August 16, 2022

FASTER, PLEASE: The Covid Reckoning Is Coming.

If Republicans retake the House next year, they should dedicate themselves to a full accounting of where this money went. Much of it did not find its way to the people who needed it. This spring, the Labor Department estimated that “at least” $163 billion in “overpayments” went to both legitimate recipients of unemployment benefits and fraudsters. The Paycheck Protection Act, which provided forgivable loans to businesses adversely affected by the pandemic, was described by Justice Department Inspector General Michael Horowitz as an “invitation” to defraud the government. “What didn’t happen was even minimal checks to make sure that the money was getting to the right people at the right time,” he said. That program has disbursed roughly $800 billion, about half of which has been forgiven.

And that’s just the unintended misuse of pandemic-related relief. What about the intended squandering of this taxpayer-funded largess? The Republican Study Committee’s review of where some of these funds were supposed to go is just as enraging as the abuse of those funds: “tree equity work,” environmental justice “boot camps,” “safe smoking kits,” and syringes for using illicit narcotics, refurbishing a minor-league baseball stadium in New York, upping the prize money at Arizona horse-racing tracks, and providing public-school staff with instruction in “high-need topics” like “implicit bias” training and “restorative practices.” As a Department of Education document averred, the pandemic was a perfect time to engineer a “culture shift” in America’s schools.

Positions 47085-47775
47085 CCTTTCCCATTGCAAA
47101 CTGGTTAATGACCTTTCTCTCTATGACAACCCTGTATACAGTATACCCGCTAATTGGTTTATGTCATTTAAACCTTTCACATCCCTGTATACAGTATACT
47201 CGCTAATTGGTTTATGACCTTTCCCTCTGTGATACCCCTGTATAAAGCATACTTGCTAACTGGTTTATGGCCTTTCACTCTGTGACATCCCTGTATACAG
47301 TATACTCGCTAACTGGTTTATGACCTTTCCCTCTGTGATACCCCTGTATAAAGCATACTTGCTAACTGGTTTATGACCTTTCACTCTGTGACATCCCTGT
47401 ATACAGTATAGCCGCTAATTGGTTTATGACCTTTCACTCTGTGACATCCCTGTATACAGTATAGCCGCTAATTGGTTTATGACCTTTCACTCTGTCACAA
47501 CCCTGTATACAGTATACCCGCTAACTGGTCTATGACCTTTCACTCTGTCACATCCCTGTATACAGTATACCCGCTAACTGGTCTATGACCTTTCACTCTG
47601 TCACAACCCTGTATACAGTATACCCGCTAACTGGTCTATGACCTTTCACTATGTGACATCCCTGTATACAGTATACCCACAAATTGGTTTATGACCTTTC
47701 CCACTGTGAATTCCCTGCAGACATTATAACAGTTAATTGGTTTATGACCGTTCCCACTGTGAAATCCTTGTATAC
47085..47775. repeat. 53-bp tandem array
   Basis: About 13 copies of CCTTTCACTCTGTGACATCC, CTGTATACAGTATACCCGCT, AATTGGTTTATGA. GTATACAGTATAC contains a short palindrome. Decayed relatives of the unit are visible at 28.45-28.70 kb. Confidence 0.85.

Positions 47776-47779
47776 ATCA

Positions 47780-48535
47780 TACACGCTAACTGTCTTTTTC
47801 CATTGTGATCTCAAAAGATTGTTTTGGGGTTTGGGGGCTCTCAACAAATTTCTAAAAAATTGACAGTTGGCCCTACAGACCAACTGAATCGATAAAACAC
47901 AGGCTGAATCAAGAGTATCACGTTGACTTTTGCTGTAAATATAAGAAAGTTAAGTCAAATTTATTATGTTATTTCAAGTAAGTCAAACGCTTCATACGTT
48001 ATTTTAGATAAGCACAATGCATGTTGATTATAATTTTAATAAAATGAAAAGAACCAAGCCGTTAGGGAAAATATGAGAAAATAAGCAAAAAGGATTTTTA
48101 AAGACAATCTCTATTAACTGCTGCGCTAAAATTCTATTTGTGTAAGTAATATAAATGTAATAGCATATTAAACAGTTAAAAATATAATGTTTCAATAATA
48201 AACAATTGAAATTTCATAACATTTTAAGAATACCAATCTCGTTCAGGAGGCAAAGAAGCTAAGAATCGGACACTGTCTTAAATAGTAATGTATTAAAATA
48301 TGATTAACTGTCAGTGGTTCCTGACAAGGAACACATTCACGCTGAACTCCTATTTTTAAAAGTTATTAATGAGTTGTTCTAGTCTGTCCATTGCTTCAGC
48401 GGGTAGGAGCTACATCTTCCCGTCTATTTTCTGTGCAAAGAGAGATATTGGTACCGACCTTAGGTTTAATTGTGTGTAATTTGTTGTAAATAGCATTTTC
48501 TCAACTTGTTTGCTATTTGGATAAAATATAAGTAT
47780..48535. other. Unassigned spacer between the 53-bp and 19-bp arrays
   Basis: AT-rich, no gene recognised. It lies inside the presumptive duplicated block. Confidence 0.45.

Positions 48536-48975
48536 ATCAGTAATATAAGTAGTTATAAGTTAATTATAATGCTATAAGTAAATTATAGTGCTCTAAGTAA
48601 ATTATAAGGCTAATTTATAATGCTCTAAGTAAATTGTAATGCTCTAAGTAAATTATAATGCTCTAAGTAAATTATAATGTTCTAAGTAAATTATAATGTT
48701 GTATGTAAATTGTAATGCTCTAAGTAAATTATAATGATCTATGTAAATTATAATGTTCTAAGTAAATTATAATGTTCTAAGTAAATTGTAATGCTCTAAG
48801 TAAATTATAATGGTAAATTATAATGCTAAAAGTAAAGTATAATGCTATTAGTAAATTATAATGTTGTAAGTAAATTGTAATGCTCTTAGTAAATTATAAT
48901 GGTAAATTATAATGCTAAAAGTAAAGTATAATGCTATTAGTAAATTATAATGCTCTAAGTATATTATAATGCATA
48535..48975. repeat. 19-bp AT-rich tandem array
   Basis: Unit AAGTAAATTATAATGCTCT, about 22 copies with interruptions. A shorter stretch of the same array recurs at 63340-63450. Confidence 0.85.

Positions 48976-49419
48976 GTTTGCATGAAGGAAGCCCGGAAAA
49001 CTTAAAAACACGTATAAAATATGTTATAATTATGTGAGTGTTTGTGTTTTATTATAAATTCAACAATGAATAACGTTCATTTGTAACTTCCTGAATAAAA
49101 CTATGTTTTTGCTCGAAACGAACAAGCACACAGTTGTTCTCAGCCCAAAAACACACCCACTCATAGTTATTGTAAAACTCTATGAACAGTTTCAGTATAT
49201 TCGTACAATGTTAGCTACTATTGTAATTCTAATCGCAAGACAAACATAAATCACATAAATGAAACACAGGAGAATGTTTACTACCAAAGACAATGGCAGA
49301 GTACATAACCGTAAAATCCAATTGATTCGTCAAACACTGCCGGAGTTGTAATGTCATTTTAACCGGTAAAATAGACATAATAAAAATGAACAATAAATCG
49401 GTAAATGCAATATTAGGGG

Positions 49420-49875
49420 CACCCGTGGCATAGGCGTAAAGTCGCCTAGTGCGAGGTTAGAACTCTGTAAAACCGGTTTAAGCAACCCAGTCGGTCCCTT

This investigative work is only one element of a comprehensive retrospective on the pandemic. Americans should confront the impulses that led governments to close houses of worship, abrogate the rights of property owners, and draft private enterprise into the work of law enforcement in what were patently obvious violations of the Constitution. There should be hearings into the conduct of teachers’ unions and into school boards in the major metropolitan areas that clung to school closures long after the terrible consequences for young people’s mental health and educational advancementwere known. And what connection was there between the engineered breakdown of society and the eruption of social tensions culminating in some of the costliest rioting the country has ever seen?

The public health apparatus’s reluctance, throughout this miserable event, to meet the public where it lives has become a cliché. They won’t budge, and the country is moving on without them. But moving on is impossible in the absence of a thorough reckoning. The Covid pandemic already seems unlikely to be “forgotten” by history like the outbreak of Spanish Influenza a century ago. Unlike our forebears, we marinate in our trauma. It’s incumbent on this generation to establish for posterity what went wrong over the last two and a half years, if only so that we will never do this again.

Indeed. Much more like this, please: The Elite Panic of 2022.

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